Ultimately, the film looks a little bit like a Boris Vallejo print come to life — muscled supermen springing to action to save their oil-painted landscape — and full credit must go to Snyder. But with both this and Dawn of the Dead, he has proven himself a consummate storyteller who can transform convention into cinematic magic… which is why it's with reluctant enthusiasm that we assign him the responsibility of restoring the luster of mainstream movies.
After all, who knows how well Snyder will do moving forward, or what career path he might follow? It seems like his only (or maybe most obvious) predecessor would be Ridley Scott, who broke into the mainstream with a similar sort of genre-movie deconstruction and whose last big commercial success no doubt served as at least a vague template for some of the style on display here. Suffice it to say that Snyder could do worse than follow Scott's career path, rewriting rules and changing the landscape with each new effort. But keep in mind that it took Scott 22 years to follow Alien with a Gladiator, and it took only four for Snyder to go from Dawn to 300.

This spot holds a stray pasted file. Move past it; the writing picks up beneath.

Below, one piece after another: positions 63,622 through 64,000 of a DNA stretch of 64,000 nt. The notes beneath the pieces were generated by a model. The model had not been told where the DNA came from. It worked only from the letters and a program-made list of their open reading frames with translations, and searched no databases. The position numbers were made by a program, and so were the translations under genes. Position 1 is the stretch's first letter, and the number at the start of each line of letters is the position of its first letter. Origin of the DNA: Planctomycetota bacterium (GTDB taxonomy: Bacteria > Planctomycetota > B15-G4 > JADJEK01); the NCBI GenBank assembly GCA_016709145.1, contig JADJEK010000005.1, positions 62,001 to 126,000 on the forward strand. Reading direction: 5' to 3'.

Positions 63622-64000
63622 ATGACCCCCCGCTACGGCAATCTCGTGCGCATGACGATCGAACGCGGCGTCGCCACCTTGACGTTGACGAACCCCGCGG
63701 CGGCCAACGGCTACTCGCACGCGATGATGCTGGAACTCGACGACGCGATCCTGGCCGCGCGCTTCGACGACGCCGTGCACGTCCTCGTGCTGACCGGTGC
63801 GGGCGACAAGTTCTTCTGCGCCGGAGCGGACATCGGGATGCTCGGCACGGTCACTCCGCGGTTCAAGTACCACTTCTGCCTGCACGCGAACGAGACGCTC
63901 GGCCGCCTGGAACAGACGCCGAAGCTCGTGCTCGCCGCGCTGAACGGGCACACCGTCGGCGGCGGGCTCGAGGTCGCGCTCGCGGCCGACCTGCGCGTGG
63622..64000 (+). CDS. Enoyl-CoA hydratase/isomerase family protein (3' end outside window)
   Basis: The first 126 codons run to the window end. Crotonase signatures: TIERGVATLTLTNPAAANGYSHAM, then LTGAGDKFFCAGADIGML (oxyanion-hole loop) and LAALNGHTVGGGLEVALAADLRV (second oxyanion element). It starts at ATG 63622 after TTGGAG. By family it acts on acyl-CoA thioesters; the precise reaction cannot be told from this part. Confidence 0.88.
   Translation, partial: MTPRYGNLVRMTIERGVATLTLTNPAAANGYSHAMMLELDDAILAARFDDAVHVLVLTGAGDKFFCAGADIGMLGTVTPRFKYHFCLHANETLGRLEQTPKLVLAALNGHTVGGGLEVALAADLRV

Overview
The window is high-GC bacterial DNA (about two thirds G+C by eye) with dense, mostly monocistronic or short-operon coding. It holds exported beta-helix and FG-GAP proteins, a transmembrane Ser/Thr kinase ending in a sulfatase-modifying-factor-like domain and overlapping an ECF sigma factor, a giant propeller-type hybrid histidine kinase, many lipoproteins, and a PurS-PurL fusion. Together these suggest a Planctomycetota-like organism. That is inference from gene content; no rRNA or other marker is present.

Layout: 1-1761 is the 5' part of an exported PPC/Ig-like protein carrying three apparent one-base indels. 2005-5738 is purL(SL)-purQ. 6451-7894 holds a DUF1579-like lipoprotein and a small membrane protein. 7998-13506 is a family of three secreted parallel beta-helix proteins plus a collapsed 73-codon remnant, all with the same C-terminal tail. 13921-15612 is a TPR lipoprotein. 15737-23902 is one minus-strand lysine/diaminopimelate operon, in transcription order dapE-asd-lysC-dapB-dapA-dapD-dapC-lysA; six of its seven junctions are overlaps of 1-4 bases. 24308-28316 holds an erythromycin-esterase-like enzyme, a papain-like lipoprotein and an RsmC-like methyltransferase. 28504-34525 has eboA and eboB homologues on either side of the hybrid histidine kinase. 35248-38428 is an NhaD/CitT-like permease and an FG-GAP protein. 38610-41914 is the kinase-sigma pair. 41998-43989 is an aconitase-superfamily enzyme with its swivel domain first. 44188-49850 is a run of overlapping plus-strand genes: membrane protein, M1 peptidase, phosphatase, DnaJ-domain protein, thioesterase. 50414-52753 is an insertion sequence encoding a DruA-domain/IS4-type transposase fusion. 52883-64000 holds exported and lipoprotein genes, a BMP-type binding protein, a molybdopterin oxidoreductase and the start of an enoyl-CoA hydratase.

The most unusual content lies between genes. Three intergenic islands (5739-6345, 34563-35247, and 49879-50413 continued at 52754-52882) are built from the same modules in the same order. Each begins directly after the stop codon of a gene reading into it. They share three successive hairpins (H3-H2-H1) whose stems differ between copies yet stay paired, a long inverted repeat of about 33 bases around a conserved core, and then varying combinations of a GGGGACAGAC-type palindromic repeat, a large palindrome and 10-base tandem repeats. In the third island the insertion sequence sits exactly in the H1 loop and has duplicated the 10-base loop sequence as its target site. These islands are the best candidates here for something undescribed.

Ultimately, this film combines an archetypal conflict, an ancient storytelling tradition reaching back as far as the Greeks themselves, and technique that makes it relevant to modern audiences. In other words, it's not clear whether great movie myths are born or bred, but 300 is unequivocally one of them.
5 out of 5 stars.